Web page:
The use of biometrics—measurements of physiological characteristics to identify someone—has made interactions with our mobile devices a lot easier by trading passcodes for face scans and fingerprint readings. But are there other ways our physical interactions with devices can make them easier to use? Researchers in Japan think so, by staring deep into a user’s eyes through a selfie camera.
Tomorrow marks the start of the 2022 Conference on Human Factors in Computing Systems (or CHI, for short) in New Orleans. The conference’s focus is on bringing together researchers studying new ways for humans to interact with technology. That includes everything from virtual reality controllers that can simulate the feeling of a virtual animal’s fur, to breakthroughs in simulated VR kissing, to even touchscreen upgrades through the use of bumpy screen protectors.
As part of the conference, a group of researchers from Keio University, Yahoo Japan, and the Tokyo University of Technology is presenting a novel way to detect how a user is holding a mobile device like a smartphone, and then automatically adapt the user interface to make it easier to use. For now, the research is focusing on six different ways a user can hold a device like a smartphone: with both hands, just the left, or just the right in portrait mode, and the same options in horizontal mode.
As smartphones have grown in size over the years, using one single-handedly has gotten harder and harder. But with a user interface that adapts itself accordingly, such as dynamically repositioning buttons to the left or right edges of the screen, or shrinking the keyboard and aligning it left or right, using a smartphone with just one hand can be a lot easier. The only issue is enabling a smartphone to automatically know how it’s being held and used, and that’s what this team of researchers has figured out without requiring any additional hardware.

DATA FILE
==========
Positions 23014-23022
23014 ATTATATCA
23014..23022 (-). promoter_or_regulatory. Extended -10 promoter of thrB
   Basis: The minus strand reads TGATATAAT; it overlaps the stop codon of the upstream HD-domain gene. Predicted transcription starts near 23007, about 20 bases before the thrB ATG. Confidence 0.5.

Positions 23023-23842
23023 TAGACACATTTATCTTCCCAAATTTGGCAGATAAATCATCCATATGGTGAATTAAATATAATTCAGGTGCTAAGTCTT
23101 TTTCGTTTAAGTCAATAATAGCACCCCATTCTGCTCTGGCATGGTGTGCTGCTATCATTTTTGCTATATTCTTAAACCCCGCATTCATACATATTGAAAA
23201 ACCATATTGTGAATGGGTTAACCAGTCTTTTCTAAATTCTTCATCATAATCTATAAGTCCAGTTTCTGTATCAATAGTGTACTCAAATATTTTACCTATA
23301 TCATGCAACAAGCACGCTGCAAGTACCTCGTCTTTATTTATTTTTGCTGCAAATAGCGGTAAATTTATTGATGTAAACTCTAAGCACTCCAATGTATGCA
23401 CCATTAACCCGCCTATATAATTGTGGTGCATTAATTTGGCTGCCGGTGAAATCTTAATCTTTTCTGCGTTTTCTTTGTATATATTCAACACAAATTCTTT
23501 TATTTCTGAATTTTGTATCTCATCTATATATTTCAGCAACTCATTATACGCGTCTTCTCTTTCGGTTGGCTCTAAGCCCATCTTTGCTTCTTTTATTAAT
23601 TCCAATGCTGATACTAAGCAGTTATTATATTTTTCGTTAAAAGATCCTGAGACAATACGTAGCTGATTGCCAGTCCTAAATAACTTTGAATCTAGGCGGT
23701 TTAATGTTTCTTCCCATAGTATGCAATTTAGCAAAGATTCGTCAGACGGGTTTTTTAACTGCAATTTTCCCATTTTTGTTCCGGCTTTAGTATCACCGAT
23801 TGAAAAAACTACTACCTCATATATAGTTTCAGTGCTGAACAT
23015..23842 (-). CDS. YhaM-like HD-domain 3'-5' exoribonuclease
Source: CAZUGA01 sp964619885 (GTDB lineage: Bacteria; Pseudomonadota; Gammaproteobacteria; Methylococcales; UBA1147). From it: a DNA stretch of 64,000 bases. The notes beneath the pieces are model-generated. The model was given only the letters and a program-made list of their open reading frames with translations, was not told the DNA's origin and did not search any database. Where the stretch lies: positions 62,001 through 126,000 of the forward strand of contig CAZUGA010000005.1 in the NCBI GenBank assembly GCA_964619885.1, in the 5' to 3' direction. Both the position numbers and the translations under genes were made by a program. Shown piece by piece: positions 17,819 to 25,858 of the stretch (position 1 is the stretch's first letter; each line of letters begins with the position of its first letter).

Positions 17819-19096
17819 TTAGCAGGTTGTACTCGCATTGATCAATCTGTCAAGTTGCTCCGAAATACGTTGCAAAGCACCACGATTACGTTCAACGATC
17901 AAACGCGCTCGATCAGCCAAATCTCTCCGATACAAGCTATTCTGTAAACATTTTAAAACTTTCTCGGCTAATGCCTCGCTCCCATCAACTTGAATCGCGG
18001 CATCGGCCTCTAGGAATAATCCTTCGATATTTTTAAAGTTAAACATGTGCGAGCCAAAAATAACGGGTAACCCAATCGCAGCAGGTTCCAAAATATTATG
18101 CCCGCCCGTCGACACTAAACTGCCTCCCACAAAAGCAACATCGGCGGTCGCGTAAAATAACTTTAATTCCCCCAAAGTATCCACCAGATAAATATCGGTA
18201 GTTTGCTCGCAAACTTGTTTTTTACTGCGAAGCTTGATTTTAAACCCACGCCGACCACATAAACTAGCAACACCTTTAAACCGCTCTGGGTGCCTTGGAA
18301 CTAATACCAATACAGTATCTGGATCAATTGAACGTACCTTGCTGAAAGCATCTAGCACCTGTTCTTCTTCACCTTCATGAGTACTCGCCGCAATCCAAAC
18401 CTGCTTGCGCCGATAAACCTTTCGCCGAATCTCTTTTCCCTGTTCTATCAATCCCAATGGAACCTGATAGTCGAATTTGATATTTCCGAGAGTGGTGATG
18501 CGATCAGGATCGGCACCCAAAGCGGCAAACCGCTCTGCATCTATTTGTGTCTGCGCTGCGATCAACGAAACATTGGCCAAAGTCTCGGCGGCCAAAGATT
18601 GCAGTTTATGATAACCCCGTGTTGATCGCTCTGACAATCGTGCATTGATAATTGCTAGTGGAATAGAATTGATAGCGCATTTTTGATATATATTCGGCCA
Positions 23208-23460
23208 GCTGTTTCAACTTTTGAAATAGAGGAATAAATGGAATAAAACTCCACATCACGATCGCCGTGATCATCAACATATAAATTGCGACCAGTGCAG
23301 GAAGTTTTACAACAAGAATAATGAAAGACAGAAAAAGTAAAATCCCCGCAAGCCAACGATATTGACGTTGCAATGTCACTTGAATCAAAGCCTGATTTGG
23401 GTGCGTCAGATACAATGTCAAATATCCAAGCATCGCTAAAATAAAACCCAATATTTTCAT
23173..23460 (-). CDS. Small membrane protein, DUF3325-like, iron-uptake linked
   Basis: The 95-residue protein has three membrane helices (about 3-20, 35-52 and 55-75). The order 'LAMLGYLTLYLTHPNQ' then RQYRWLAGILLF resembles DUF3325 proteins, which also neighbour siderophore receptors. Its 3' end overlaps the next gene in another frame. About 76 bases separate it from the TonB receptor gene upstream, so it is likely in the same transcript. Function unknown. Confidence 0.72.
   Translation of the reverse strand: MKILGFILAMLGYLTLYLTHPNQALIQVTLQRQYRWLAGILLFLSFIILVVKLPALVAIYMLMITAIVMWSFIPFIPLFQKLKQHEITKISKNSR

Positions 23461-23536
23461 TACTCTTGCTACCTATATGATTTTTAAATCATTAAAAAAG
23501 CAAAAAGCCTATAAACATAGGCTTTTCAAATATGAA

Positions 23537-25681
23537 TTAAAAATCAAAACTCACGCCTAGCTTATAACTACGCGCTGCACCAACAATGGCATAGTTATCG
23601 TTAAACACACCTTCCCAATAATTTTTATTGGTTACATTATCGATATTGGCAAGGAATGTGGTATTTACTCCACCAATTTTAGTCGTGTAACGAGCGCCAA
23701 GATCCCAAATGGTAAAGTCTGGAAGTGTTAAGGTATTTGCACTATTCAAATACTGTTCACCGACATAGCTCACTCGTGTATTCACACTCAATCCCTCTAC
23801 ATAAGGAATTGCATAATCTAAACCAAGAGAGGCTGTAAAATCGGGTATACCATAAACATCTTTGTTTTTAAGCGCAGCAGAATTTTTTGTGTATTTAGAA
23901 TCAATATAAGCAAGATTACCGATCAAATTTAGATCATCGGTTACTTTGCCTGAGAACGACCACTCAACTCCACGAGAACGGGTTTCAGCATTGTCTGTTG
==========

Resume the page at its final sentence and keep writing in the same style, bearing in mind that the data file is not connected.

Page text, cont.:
With a sufficient level of screen brightness and resolution, a smartphone’s selfie camera can monitor a user’s face staring at the display and use a CSI-style super zoom to focus on the screen’s reflection on their pupils. It’s a technique that’s been used in visual effects to calculate and recreate the lighting around actors in a filmed shot that’s being digitally augmented. But in this case, the pupil reflection (as grainy as it is) can be used to figure out how a device is being held by analyzing its shape and looking for the shadows and dark spots created as a user’s thumbs cover the screen.
There is some training needed for the end-user, which mostly involves snapping 12 photos of them performing each grasping posture so the software has a sizeable sample size to work from, but the researchers have found they’re able to accurately figure out how a device is being held about 84% of the time. That will potentially further improve as the resolution and capabilities of front-facing cameras on mobile devices do, but that also raises some red flags about just how much information can be captured off a user’s pupils. Could nefarious apps use the selfie camera to capture data like a user entering a password through an on-screen keyboard, or monitor their browsing habits? Maybe it’s time we all switch back to using smaller phones that are single-hand-friendly and start blocking selfie cameras with sticky notes too.